Dead Octane

SGI hardware problems, solutions, tips, hacks, etc.
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Dr. Dave
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Dead Octane

Unread postby Dr. Dave » Mon Feb 16, 2004 9:38 pm

Well not completely dead... fans spin up and actually got the red lightbar light to come on once (but only once - I'm at a loss to explain this also!).

Here's the story... just got this Octane and I knew it had a problem, and have been trying to get it to come up. When you plug in the cord to the power supply, the system seems to come on right away, and the diagnostic LED's on the front indicate that all the appropriate cards are plugged in properly. Tried reseating everything and still no luck, also swapping out the CPU with another but no change. I suspect a bad mainboard, or a bad flash PROM, but thought I'd ask here and see if anyone could shed light on the normal bootup sequence for an Octane. What would a system do if the motherboard was bad? Typically on other systems I've got here (O2's and such) when you first plug it in it it actually doesn't power up, just goes into 'power down' state - the behaviour I think I'm seeing is the system is actually bootstrapping it's hardware, but since the motherboard is dead it never gets past this point.

System is an older (0887) mainboard, with SI+TRAM graphics, R10k-195, although I don't think this really makes a difference in this case.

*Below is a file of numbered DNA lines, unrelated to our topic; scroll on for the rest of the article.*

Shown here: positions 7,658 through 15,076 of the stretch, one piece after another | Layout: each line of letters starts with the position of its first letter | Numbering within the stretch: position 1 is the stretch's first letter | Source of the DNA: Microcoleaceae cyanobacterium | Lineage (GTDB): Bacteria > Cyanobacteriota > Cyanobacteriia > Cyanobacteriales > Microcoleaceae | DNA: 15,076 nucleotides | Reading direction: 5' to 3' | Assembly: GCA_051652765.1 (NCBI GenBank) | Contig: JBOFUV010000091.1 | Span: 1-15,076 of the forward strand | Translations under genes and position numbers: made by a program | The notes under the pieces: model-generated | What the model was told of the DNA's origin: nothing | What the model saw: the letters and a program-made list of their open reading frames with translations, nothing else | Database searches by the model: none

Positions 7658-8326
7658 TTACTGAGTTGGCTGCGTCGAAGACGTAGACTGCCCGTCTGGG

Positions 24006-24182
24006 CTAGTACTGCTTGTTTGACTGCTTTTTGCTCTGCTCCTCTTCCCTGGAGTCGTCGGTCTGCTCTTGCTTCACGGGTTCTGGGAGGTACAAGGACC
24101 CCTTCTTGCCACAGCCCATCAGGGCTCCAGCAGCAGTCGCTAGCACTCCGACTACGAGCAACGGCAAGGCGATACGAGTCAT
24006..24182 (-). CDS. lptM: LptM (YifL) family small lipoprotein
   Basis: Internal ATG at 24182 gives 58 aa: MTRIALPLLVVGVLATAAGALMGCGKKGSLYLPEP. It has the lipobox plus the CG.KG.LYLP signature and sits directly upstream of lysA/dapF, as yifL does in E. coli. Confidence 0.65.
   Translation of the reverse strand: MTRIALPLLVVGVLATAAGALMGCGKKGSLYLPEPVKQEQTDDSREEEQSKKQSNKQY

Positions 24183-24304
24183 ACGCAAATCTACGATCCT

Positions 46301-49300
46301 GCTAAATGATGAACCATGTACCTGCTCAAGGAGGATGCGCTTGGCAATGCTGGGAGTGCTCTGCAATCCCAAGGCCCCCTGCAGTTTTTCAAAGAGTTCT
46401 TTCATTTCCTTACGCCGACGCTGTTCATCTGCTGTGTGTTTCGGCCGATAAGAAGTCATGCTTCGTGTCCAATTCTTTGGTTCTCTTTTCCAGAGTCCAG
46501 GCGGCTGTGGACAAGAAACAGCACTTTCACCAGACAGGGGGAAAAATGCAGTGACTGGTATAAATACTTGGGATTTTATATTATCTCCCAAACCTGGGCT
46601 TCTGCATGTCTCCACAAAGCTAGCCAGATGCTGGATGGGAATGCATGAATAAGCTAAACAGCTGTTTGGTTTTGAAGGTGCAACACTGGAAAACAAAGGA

BTW, hi everyone - I'm located in Ottawa, Canada, so at least there's one representative of this country posting here now!

cstar
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Unread postby cstar » Mon Feb 16, 2004 11:50 pm

I have the very same problem with my octane. (note I still use present :).
I guess the compression connectors are getting old and contact is not very good. And it is certainly due to the board, as with another board, my technique was not necessary.
What I do :
0/ unplug the Octane
1/ I push the board till it is seated.
2/ take the back of my screwdriver and hammer the board in. (don't be too violent, but it still needs some energy, it ain't no sissy hardware)
3/ plug the Octane
Watch the screen : if it boots you're in game !